Wednesday, April 11, 2012

Dropping in an Ultra…and Robert E. Lee’s Farewell to his Army

[Image credit Encyclopedia.com]

147 years ago this week, on 9 April 1865, Confederate General Robert E. Lee surrendered his Army of Northern Virginia to Union General Ulysses S. Grant, thus effectively ending the American Civil War.



I am a long-time researcher and writer on the American Civil War, living as I do only a 50K run from Gettysburg, and have long been fascinated with the history of those times.  I guess what repeatedly strikes me is that while historical events seem distant and almost sterile, those people living them at the time were are real as you or me.

How does this relate to Ultrarunning?  Bear with me...

With respect to long distance running, my drop history: I’ve dropped at 18 miles in a marathon and at halfway in a two-loop 50 mile ultra, so my experience is limited.  But I keep coming back to Lee’s farewell address to his army as being strikingly parallel with the notion of dropping out of a race.  The idea of being overcome by overwhelming odds and resources, remaining steadfast to the last, that valor and devotion could not compensate for the loss that would have come with continuing. 

And of course, the thought that you did your best: “You will take with you the satisfaction that proceeds from the consciousness of duty faithfully performed.”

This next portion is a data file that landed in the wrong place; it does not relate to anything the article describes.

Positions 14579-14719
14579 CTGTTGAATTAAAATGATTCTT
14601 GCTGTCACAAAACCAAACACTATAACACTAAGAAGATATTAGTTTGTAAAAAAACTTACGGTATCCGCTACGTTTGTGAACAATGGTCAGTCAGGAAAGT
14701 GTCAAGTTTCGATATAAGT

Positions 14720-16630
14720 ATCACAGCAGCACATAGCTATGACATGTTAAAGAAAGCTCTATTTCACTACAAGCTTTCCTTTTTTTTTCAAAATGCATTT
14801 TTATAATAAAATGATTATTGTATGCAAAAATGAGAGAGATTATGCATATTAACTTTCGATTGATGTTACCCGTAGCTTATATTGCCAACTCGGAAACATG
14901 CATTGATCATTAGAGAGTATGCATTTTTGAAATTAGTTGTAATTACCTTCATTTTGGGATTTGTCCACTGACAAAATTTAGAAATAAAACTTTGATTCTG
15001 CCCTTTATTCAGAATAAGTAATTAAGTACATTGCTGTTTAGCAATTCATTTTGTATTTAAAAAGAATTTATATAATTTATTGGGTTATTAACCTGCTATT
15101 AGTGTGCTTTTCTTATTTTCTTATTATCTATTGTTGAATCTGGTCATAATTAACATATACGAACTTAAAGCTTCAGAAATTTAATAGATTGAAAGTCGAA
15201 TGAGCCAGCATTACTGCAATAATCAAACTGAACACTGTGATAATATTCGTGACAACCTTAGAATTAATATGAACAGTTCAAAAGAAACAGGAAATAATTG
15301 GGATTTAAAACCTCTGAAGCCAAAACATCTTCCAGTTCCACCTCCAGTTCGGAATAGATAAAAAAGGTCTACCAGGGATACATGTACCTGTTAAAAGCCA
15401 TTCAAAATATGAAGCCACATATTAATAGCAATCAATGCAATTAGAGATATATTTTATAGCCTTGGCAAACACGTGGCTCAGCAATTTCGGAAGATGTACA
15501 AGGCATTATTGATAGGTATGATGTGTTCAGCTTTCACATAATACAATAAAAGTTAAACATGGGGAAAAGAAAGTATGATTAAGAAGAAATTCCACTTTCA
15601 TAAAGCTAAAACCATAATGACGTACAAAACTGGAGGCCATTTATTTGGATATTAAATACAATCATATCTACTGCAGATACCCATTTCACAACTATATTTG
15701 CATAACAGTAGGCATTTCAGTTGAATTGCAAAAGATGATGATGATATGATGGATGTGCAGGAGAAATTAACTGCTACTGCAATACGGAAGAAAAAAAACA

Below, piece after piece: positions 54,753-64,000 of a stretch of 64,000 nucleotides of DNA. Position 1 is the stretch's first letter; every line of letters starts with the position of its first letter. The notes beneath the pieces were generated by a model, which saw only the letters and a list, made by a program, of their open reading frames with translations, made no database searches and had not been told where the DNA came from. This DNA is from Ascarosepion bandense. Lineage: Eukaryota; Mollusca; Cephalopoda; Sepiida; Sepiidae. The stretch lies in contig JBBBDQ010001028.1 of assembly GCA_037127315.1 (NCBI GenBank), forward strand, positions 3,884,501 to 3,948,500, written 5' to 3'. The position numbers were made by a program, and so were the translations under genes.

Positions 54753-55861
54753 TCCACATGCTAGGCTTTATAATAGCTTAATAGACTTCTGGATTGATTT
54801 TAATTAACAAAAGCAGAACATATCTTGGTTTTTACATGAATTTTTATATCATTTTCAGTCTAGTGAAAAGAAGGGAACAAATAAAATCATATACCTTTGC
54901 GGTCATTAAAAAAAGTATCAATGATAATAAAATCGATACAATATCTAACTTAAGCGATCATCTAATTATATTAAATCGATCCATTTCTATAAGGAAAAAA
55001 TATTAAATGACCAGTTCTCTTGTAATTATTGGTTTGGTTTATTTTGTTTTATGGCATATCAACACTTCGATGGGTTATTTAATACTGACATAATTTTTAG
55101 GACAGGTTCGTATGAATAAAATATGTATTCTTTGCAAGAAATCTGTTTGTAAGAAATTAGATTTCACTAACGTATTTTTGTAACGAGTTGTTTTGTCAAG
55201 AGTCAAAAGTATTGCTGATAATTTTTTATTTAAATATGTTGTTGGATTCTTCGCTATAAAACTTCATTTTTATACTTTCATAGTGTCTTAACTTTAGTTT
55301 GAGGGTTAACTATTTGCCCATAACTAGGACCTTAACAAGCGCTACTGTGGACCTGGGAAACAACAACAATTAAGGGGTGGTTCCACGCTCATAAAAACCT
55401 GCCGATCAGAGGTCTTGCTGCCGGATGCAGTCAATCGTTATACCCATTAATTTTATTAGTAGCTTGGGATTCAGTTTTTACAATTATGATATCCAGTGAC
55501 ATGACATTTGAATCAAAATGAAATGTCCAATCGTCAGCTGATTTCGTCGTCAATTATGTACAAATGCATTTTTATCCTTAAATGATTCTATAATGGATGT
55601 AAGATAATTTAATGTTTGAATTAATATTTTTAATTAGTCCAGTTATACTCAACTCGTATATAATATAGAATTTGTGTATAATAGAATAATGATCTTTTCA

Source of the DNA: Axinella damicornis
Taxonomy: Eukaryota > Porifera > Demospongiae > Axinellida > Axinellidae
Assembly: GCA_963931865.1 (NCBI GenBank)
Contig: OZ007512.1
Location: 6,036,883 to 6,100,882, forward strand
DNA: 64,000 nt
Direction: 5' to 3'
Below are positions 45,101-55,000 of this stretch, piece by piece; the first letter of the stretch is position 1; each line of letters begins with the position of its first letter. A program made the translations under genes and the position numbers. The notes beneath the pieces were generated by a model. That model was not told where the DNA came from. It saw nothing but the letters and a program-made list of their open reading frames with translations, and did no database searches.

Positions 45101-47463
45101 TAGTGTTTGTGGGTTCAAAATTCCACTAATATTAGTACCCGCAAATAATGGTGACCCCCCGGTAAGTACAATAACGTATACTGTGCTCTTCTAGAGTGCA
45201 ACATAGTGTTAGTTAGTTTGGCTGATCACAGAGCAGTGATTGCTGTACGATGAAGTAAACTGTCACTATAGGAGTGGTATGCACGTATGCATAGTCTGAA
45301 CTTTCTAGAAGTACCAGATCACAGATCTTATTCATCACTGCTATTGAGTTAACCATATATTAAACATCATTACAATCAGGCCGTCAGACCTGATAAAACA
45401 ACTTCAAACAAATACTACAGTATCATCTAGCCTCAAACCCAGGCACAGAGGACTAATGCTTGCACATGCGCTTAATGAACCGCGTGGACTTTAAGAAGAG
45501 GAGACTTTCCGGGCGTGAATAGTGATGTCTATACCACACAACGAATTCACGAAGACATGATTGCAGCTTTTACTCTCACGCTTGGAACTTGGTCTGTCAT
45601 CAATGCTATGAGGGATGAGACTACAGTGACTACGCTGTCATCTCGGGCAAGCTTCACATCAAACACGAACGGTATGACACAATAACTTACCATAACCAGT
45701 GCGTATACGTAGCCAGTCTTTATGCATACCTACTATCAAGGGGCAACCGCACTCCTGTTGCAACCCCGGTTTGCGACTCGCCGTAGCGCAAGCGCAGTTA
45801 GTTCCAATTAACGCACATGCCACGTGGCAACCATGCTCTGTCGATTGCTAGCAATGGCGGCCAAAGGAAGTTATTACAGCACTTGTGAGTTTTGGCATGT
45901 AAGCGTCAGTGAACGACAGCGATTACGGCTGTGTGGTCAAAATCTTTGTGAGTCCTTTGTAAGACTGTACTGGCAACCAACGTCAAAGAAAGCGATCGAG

Regardless of your leanings with respect to that war, Lee’s farewell address to his troops is a marvel of succinctness, wistfulness, admiration, and regret at what might have been:

Head-Quarters, Army of Northern Virginia, April 10, 1865.

After four years of arduous service, marked by unsurpassed courage and fortitude, the Army of Northern Virginia has been compelled to yield to overwhelming numbers and resources. I need not tell the survivors of so many hard-fought battles, who have remained steadfast to the last, that I have consented to this result from no distrust of them: but, feeling that valour and devotion could accomplish nothing that could compensate for the loss that would have attended the continuation of the contest, I have determined to avoid the useless sacrifice of those whose past services have endeared them to their countrymen. By the terms of the agreement, officers and men can return to their homes and remain there until exchanged. You will take with you the satisfaction that proceeds from the consciousness of duty faithfully performed; and I earnestly pray that a merciful God will extend to you His blessing and protection. With an increasing admiration of your constancy and devotion to your country, and a grateful remembrance of your kind and generous consideration of myself, I bid you an affectionate farewell.

R. E. Lee, General.


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